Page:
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Hip-hop as an expressive platform for social justice2 min read
October 26, 2016
The Hip-Hop Education Summit was hosted on Oct. 18 by the Men of Color Community, or MC2, a De Anza outreach program.
The summit aimed to focus on the struggles of men of color through the lens of hip-hop said Erick Aragon, the outreach counselor and co-coordinator for the Men of Color Community.
The purpose of the summit was to reach out to men of color and teach others about the struggles men of color face, using hip-hop as a platform.
The event hosted workshops ranging from “Compartmentalization: Hip-Hop and Hyper-Masculinity”to “Pedagogy of a Hip Hop Head: The Top Dog Entertainment Experience.”
There were also live performances, an open mic and a dance performance from AngleBots. De Anza President Brian Murphy also made an appearance.
“It wasn’t hip-hop itself, it was about life, using hip-hop as a lens to understand it,” said Erick Aragon.
For Aragon, music is a way to express and understand people’s stories.
The Men of Color Community started up at the beginning of this Fall quarter after planning and working with mentors for a year.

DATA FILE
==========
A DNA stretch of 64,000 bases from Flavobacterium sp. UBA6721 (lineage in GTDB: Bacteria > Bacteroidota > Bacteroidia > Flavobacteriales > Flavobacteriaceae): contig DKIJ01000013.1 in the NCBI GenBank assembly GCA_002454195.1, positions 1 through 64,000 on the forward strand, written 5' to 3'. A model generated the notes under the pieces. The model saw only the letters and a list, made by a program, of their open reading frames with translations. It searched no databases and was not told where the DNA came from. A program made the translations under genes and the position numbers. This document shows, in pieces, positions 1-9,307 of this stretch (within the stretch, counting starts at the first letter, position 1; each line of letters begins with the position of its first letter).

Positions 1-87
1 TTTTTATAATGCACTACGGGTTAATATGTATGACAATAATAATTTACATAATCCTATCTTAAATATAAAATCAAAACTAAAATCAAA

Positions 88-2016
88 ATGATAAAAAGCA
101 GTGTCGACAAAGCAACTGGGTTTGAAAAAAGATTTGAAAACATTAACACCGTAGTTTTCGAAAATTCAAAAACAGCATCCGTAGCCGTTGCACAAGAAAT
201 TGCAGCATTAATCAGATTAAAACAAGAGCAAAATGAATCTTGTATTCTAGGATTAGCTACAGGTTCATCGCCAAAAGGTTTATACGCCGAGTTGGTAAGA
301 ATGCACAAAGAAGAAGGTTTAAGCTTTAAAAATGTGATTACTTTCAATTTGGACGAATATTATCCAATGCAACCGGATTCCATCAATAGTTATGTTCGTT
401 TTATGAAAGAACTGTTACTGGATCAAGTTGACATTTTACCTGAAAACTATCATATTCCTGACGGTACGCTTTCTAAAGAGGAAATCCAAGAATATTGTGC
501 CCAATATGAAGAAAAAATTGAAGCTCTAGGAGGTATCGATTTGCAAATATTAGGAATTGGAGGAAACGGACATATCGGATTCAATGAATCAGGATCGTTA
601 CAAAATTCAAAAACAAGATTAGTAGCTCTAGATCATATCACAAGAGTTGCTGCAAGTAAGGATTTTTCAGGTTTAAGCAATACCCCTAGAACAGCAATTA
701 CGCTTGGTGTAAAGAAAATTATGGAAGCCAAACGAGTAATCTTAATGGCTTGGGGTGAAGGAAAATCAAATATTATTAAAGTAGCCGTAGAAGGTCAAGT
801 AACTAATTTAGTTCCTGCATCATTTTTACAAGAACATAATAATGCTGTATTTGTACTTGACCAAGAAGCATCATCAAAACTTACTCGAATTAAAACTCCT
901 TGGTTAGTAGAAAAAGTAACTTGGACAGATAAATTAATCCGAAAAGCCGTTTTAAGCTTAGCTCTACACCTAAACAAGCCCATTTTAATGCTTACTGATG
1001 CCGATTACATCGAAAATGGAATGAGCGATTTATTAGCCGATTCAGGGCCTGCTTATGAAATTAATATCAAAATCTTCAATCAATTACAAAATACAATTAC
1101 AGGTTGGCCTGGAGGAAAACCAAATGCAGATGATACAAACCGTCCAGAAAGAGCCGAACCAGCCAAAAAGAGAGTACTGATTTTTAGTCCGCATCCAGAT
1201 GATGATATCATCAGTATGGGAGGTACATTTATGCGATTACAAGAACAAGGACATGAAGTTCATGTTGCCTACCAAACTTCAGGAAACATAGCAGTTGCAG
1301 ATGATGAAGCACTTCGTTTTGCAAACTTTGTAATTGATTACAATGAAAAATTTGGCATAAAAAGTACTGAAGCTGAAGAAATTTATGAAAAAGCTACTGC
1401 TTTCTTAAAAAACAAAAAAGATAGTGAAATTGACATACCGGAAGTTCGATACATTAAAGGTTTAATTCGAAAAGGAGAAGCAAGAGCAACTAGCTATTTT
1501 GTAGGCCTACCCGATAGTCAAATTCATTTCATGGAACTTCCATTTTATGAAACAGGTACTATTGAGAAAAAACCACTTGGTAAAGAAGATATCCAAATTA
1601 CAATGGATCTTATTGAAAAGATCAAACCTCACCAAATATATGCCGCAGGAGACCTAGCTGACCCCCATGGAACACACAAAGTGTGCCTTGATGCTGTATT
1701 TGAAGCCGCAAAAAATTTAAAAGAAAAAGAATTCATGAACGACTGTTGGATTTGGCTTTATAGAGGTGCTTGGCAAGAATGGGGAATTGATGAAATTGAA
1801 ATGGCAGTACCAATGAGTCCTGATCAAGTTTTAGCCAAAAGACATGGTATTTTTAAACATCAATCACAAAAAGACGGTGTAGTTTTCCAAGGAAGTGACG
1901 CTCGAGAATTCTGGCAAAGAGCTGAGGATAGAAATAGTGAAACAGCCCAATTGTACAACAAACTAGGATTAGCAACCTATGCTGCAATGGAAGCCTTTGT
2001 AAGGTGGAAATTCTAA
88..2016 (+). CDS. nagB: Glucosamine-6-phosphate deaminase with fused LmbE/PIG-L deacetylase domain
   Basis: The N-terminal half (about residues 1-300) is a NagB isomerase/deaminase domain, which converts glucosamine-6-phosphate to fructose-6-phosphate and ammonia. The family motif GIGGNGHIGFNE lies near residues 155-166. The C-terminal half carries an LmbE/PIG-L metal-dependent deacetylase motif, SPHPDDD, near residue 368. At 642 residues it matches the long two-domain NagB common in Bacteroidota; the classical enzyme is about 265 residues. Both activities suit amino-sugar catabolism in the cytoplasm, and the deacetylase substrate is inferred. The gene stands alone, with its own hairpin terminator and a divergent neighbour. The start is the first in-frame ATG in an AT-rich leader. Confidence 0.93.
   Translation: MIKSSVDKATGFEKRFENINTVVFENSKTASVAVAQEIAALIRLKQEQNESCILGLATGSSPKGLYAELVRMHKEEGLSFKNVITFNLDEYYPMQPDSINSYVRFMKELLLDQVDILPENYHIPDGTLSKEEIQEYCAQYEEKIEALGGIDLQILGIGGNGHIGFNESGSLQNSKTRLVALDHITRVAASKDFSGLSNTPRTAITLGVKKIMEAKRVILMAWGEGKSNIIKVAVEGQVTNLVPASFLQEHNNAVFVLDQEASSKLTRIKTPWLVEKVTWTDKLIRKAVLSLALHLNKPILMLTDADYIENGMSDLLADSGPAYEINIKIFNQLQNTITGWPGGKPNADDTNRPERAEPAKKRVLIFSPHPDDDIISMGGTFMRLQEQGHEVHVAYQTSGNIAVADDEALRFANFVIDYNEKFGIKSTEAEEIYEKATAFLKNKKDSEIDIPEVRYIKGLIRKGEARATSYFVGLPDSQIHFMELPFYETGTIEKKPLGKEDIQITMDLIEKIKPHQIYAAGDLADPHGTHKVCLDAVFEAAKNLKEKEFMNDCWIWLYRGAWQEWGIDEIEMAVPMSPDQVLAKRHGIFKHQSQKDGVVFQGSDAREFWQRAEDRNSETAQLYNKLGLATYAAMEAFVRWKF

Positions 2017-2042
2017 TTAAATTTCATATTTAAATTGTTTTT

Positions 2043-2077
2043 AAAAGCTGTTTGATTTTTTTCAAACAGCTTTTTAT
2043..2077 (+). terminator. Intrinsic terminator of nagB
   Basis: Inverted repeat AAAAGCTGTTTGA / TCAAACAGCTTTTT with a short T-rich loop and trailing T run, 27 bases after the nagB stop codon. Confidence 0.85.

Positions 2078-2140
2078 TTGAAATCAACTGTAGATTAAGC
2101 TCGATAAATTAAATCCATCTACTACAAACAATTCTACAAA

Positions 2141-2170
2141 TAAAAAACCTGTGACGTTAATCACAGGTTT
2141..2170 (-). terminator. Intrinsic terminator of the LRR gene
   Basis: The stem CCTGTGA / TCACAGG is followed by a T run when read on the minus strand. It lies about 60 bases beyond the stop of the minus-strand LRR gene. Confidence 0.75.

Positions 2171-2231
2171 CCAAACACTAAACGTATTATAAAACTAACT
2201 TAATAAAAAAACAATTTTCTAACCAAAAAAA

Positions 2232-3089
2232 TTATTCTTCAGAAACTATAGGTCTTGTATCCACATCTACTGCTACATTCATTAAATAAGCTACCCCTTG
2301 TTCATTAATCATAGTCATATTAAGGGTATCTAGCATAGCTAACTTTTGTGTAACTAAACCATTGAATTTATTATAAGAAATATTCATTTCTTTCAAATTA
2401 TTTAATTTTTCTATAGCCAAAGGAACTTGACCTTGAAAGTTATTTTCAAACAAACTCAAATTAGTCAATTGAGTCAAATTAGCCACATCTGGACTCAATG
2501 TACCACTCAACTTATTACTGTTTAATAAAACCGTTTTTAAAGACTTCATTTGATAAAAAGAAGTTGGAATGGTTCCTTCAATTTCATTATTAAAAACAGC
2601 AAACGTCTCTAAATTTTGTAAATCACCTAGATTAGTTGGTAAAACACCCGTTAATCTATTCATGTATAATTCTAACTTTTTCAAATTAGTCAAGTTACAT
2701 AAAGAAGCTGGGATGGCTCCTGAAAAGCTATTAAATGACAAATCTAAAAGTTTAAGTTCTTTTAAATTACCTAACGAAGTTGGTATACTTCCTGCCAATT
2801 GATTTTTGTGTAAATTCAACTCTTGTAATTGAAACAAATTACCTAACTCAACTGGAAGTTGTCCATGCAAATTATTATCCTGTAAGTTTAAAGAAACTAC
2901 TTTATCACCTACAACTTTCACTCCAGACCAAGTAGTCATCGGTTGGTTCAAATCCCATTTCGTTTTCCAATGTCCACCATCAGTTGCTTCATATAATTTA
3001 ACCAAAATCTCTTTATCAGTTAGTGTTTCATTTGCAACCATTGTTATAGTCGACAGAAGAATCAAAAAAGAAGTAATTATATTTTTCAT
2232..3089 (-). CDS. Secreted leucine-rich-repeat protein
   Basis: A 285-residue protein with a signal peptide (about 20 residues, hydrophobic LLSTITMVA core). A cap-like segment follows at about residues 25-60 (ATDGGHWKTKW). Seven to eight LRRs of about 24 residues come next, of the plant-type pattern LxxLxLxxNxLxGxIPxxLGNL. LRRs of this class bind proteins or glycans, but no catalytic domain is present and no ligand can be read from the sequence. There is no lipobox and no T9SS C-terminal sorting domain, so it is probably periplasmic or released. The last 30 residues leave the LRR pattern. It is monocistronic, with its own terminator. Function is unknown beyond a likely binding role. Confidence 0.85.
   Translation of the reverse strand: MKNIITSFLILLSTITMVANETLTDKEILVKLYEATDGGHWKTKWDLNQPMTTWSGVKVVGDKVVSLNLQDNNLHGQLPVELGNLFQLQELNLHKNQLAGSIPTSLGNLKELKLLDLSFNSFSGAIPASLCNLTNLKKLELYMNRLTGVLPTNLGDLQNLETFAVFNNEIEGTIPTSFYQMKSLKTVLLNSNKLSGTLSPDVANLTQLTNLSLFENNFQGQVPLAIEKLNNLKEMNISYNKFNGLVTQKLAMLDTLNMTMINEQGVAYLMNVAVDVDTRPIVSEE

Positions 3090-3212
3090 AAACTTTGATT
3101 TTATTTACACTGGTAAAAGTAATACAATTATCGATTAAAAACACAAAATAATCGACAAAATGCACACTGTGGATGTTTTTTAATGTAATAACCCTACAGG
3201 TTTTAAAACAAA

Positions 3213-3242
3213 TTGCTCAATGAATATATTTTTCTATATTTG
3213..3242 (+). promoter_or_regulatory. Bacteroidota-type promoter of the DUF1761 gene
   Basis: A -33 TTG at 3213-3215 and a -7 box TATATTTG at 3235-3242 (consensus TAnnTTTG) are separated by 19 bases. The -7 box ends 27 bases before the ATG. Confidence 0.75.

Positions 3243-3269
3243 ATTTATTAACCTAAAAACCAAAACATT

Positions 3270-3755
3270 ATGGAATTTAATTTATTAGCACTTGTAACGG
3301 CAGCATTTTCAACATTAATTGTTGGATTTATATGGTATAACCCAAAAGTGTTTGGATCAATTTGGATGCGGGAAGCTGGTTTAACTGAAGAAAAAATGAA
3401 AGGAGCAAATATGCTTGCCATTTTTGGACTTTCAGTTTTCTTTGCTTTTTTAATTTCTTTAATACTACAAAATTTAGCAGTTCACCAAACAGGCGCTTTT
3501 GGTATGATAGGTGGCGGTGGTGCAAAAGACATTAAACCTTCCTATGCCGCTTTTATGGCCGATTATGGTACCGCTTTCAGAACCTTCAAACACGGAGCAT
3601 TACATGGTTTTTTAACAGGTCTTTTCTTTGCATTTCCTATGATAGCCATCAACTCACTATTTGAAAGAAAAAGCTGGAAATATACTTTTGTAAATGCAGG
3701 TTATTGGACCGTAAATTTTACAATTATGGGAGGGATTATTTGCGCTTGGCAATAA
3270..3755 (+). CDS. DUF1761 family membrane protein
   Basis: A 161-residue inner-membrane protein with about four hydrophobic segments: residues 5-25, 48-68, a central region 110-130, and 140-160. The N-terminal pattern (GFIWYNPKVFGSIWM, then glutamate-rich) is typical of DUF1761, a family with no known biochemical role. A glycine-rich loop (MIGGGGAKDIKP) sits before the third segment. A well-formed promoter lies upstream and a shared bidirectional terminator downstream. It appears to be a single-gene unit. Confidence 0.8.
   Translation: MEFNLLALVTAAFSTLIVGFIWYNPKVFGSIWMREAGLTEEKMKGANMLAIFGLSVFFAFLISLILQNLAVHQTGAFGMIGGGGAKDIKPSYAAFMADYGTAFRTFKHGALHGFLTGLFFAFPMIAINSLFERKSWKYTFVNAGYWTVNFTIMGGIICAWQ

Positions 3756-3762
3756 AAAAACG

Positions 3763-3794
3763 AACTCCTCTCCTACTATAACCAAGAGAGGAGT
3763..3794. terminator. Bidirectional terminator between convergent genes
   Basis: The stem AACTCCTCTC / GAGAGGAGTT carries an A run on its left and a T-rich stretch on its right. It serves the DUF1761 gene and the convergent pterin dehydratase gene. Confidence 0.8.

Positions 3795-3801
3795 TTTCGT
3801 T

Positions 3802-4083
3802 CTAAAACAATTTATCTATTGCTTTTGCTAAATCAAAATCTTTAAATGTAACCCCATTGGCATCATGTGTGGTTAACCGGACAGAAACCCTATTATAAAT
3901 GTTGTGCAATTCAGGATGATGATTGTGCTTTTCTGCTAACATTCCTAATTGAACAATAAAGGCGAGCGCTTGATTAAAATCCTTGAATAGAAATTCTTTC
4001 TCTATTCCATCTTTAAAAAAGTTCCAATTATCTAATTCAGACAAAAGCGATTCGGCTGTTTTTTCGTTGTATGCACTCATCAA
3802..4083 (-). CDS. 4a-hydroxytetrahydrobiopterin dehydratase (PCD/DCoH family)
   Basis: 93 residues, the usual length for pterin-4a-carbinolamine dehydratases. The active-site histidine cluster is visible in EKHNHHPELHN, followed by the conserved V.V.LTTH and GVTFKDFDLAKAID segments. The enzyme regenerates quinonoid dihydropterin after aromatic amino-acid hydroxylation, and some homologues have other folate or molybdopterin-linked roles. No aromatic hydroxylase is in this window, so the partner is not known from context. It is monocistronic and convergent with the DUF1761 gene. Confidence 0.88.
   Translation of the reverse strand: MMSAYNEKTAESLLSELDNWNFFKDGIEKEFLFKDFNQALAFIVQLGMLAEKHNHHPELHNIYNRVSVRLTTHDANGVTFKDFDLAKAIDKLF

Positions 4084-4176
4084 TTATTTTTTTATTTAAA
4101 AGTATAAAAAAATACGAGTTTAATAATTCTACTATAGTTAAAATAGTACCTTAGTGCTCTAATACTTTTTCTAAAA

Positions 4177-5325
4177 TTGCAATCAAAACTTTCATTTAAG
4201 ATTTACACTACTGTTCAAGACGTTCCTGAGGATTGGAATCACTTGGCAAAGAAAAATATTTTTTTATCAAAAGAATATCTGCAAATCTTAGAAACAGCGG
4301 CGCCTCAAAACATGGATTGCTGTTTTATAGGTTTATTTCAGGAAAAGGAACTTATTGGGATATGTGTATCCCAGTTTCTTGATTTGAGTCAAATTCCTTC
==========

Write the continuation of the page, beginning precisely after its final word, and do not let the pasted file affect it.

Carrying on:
Aragon said that MC2 offers several different services aside from counseling, including workshops, empowerment and campus tours.
They also have plans to host more events this quarter.
Mellissaann Nievera-Lozano, professor of Pacific Islander history and culture, and Chasity Samifua-Iulio, 23, a liberal arts major, both agreed that the program has an impact.
“What was really powerful was the vulnerability,” said Nievera-Lozano. “Hip-hop is usually hyper masculine but to see people break, I think that’s a new message that is really key.”
“I like the reality of it,” said Samifua-Iulio, “It’s not just the music and just what you hear, it’s more about how you feel on the inside and then letting it out and expressing it.
then people in the crowd taking that in, and feeling that with you.”
Nievera-Lozano was surprised the summit was not only about the elements of hip-hop but rather focused on societal issues.
She was also glad that students continued to support another, especially during the open mic.
“I learned that De Anza students are hella supportive,” said Nievera-Lozano. “De Anza always has a place for someone from anywhere for anything.”
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